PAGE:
Research reveals why the zebra got its stripes

Cristina Cross
February 23, 2019

UC Davis Professor Tim Caro led a series of unique experiments for this study to better understand how stripes manipulate the behavior of biting flies as they attempt to come in for a landing on a zebra. How rubbish does a horse look when you dress it up as a zebra?

It's one of nature's more intriguing and enduring mysteries: Why do zebras have stripes?

Stripes did not deter flies from a distance as they circled horses and zebras at similar rates.

This research provides new evidence for the theory that zebras evolved dichromatic striped coats to evade biting flies and has considerable implications for the horse industry.

There are no flies on a zebra thanks to the evolution of their black and white stripes, according to scientists at the University of Bristol. When horses wore coats with striped patterns, there were fewer horse-fly landings than when they didn't wear stripes.

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Dr Martin How, a member of the team from the University of Bristol, said: 'Stripes may dazzle the flies in some way once they are close enough to see them with their low-resolution eyes'. Researchers both watched the animals and filmed them, recording the number of horseflies-which bite animals to obtain blood-that hovered nearby. When approaching zebras, horse flies fail to slow down, which is essential for a successful landing.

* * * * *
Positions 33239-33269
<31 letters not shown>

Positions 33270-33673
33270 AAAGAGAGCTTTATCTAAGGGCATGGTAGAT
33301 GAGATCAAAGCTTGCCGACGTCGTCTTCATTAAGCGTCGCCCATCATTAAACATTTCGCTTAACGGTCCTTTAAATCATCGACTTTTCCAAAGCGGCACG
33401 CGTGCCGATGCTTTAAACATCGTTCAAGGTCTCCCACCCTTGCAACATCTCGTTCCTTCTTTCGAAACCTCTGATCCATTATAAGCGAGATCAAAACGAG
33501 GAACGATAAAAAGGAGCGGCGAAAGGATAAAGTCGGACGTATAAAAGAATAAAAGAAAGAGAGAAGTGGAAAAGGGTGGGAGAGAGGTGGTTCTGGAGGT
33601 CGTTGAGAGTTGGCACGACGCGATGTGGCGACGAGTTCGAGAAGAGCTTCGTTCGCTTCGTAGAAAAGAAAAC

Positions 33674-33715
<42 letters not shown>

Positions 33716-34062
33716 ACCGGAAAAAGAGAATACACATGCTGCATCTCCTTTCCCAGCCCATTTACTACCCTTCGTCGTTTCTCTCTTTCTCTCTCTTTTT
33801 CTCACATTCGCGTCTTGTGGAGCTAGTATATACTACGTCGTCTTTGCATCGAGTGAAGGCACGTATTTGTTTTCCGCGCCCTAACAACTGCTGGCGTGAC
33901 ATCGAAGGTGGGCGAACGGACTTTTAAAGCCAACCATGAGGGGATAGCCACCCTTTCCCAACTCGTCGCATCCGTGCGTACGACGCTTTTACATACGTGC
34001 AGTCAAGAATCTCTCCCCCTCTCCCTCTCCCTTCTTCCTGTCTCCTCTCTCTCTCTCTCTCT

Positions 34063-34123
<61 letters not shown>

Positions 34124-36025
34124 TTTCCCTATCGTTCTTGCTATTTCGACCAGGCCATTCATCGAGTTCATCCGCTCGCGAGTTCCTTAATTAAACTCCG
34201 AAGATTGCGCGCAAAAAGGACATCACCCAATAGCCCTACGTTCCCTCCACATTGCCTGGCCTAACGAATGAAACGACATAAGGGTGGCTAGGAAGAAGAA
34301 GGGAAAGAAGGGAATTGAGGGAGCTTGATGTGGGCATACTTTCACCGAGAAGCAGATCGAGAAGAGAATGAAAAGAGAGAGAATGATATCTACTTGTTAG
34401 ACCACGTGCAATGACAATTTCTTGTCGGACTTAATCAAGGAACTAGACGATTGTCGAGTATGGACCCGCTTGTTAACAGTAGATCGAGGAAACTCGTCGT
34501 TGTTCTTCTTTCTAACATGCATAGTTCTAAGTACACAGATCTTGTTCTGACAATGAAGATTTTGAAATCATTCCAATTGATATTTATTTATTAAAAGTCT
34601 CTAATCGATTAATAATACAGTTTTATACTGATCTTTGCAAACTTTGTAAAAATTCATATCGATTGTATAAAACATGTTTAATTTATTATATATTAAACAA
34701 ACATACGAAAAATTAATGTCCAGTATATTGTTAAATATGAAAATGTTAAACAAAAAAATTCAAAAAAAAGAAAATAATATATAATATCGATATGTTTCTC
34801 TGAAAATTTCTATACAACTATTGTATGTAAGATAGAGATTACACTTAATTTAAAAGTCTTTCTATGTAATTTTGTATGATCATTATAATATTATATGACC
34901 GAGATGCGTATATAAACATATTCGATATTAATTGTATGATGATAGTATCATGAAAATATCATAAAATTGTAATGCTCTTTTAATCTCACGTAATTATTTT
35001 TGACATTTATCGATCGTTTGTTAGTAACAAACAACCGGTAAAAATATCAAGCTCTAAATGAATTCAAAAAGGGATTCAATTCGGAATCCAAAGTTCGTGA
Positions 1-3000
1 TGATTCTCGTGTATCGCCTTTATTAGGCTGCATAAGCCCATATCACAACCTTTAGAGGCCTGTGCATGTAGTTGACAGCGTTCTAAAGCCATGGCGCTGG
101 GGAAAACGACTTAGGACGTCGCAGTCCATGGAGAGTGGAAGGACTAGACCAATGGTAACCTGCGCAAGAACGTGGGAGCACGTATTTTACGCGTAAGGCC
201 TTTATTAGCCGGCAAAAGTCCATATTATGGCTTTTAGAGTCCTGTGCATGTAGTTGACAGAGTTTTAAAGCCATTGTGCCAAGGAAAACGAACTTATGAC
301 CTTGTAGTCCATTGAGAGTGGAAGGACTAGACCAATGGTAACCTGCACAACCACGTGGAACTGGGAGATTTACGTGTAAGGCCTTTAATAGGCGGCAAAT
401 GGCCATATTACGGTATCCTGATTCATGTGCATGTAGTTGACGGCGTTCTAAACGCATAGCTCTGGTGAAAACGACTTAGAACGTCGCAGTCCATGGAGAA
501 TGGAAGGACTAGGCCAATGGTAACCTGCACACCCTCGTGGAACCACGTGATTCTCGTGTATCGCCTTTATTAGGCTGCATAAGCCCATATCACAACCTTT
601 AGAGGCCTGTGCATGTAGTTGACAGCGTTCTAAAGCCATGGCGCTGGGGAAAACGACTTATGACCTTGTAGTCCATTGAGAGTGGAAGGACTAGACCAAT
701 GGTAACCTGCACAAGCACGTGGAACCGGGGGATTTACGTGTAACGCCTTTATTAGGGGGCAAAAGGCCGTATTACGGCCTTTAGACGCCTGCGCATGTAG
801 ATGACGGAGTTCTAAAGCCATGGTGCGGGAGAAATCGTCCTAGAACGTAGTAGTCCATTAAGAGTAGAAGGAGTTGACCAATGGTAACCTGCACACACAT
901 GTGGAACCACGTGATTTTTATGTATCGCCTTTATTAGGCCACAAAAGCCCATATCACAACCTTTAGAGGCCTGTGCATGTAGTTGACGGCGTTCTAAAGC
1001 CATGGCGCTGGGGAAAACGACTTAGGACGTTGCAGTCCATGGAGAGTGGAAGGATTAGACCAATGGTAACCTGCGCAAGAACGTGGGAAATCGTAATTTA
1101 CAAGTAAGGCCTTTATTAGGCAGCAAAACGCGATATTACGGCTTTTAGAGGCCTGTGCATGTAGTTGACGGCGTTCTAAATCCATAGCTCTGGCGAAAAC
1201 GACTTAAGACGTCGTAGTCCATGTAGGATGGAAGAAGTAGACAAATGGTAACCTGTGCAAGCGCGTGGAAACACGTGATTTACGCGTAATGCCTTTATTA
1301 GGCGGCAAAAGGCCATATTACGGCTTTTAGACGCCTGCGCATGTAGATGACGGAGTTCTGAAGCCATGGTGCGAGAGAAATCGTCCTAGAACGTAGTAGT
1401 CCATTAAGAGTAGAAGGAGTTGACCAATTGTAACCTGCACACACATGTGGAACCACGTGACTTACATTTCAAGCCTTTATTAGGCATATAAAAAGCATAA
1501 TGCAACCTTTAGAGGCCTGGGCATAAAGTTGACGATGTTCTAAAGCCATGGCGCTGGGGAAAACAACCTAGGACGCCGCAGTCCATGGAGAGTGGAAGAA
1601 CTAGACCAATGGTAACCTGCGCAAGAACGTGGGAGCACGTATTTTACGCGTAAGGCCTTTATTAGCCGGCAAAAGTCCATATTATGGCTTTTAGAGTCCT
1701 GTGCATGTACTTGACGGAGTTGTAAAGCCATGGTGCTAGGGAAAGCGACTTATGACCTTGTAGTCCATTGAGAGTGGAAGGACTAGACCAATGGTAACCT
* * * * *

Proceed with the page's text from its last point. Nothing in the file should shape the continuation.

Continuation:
Video footage showed that the flies made uncontrolled approaches when faced with a striped landing strip.

Horse flies are a widespread problem for domestic animals so mitigating techniques, such as the development of anti-fly wear created to resemble zebra stripes, may, from this research, be an interesting outcome for animal health and wellbeing.

The study also showed stripes did not act as a long-range deterrent but appeared to "dazzle" the flies that got up clos. Zebras exhibited preventative behaviour, such as running away and tail swishing at a far higher rate than horses. The experiments were conducted on a horse farm in Great Britain and involved a horse wearing a zebra costume and actual zebras. The zebra swished tails nearly continuously to ward off flies, while horses primarily twitch and occasionally swish tails to ward off flies. A possible explanation is zebras may be highly prone to infectious diseases carried by African biting flies, although that hypothesis requires further study. But once the flies got closer to the zebras, stripes did seem to interfere with their ability to hone in on the source of their intended snack.

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